That left Byram, who was watching movies instead of cable TV and was unaware of the approaching storms. Residents soon called Byram, who immediately went to unlock the shelter. But by that time, residents told ABC 33/40, it was too late as the storm raged. Ten residents had been waiting outside the shelter.

Byram said he was embarrassed and took responsibility for missing the weather alerts.

“You try to cover everything, but sometimes you get caught where you didn't do it completely right,” Byram told ABC 33/40. “It's my fault because I'm the one where the buck starts and stops, and I'm sorry it happened. We're going to get some more keys out so that if we're out-of-pocket again like that, it won't happen again.”

Donkey basketball fundraiser criticized as cruel

Donkeys and basketball. It's a fundraising tradition to some, but cruel to others. 

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Deborah White shelters rescued animals at Winslow Farm in Norton. She criticized a Facebook discussion on the Norfolk Agricultural High School Alumni Association's page about a fundraising event called Donkey Basketball, in which players shoot for baskets while riding donkeys.

"It's just very unnatural. I can think of better ways to do fundraising," White said

But as a fundraising mechanism, donkey basketball has been around for a long time. What surprised some alums is that there was discussion about it among graduates of Norfolk Aggie, a school that preps students for such animal-caring careers as veterinarian. 

Some alumni expressed concern, but one longtime veterinarian in Walpole says that's not necessarily true, provided the players aren't too heavy.

"Donkeys have been pack animals for a long time. They're used to go down the Grand Canyon and take people and supplies, so I don't see why this would be cruel to the animals," veterinarian Marge McMillan said

Efforts to reach the alumni association were met with an apparent response on its Facebook page indicating "there have been questions about alumni fundraisers. Currently, there are no fundraisers being held."

The post then references an event in August, but a scroll down the page shows an older post alluding to the donkey basketball fundraiser. It ends with "concerns regarding the donkey basketball fundraiser have been noted and discussed and we will notify you all on this page of any updates."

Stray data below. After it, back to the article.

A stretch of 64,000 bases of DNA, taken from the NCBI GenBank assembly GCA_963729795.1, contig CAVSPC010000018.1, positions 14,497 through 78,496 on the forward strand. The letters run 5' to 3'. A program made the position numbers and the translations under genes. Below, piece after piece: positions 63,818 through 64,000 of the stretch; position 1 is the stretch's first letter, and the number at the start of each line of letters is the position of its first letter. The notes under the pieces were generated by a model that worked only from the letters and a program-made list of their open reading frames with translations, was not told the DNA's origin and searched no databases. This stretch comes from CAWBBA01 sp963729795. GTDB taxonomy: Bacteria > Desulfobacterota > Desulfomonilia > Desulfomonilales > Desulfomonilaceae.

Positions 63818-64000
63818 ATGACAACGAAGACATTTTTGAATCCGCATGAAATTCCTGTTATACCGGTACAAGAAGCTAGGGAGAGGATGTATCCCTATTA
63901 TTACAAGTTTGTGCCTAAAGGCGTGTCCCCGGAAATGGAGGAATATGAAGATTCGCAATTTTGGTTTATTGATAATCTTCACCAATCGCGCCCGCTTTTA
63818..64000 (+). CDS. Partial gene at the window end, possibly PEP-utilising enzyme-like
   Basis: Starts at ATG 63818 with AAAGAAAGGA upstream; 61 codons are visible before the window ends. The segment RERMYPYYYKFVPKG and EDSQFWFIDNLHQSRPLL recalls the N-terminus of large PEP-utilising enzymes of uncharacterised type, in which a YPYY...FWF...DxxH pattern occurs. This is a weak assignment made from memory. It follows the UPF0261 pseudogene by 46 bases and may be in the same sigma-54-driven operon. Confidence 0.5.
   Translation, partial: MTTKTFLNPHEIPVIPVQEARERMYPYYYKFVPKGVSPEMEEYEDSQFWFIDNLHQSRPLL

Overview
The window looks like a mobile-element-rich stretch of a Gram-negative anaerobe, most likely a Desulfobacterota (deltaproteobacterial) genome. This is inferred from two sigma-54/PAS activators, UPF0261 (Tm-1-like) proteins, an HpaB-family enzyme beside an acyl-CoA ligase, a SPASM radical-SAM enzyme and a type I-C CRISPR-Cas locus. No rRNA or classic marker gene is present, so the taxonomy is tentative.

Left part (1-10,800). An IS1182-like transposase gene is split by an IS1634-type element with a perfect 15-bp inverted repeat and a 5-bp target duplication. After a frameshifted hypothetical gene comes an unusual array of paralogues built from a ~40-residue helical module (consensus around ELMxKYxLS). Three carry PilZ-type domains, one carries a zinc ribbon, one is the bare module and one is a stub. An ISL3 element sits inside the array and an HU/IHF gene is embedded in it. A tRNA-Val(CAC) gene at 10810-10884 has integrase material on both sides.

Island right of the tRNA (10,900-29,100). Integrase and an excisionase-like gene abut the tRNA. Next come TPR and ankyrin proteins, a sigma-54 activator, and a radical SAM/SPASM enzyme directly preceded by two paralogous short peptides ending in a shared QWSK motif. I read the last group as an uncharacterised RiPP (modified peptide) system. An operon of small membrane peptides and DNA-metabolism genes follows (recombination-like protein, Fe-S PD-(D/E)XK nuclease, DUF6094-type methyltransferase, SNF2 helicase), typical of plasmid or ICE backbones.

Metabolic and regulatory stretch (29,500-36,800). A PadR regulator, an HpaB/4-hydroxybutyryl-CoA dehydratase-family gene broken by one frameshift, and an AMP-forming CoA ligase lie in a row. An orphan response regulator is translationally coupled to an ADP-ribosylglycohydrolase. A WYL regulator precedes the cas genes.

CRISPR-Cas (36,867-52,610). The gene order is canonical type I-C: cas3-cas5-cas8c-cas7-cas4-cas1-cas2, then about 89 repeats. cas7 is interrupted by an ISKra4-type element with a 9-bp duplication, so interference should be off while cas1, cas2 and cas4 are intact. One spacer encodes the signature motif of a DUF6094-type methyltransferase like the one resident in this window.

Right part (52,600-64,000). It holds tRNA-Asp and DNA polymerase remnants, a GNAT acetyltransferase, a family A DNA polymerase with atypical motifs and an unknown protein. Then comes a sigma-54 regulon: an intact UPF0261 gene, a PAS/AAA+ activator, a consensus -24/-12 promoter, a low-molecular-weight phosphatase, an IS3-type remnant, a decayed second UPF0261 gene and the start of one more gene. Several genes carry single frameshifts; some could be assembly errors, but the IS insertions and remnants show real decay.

White said she hopes that update won’t happen.

Indiana police find 78 pounds of marijuana in SUV

Indiana state troopers decided to spoil the party.

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“Somebody’s 4/20 celebration is canceled,” the Indiana State Police tweeted after seizing 78 pounds of marijuana Monday, WXIN reported.

A trooper pulled over a 2017 Ford Expedition SUV for a traffic violation on I-70 near Greenfield around 11 a.m., the television station reported. The trooper then found 78 pounds of marijuana.

Troopers arrested Christian Elie, 51, of Elbert, Colorado, and Austin Johnson, 42, of Indianapolis. They were taken to the Hancock County Jail and booked on preliminary drug charges, WXIN reported.

The street value of the marijuana is estimated to be around $250,000, WXIN reported.

Eva Longoria gets star on Hollywood Walk of Fame

Actress Eva Longoria said the unveiling of her star Monday on the Hollywood Walk of Fame was the culmination of a dream that began 20 years ago.

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"I feel like I'm still a little girl from Corpus Christi, Texas who had a big dream -- and big hair," Longoria told KABC. "And I want to say as a woman and as a Latina I represent a lot of communities, and I want to tell all those communities that this isn't my star, this is our star."

Longoria, who is pregnant, was joined by several friends at the unveiling of the star, including “Desperate Housewives” co-stars Felicity Huffman and Marcia Cross. Huffman called Longoria “extraordinary.”

“Not because she's raised over $40 million for charity, not because she's an actress, a director, a producer, a philanthropist, a restaurateur, a filmmaker, a documentarian,” Huffman told KABC. “No. But because she is kind and because she is hopeful. She is kind to everyone and she is hopeful for the world.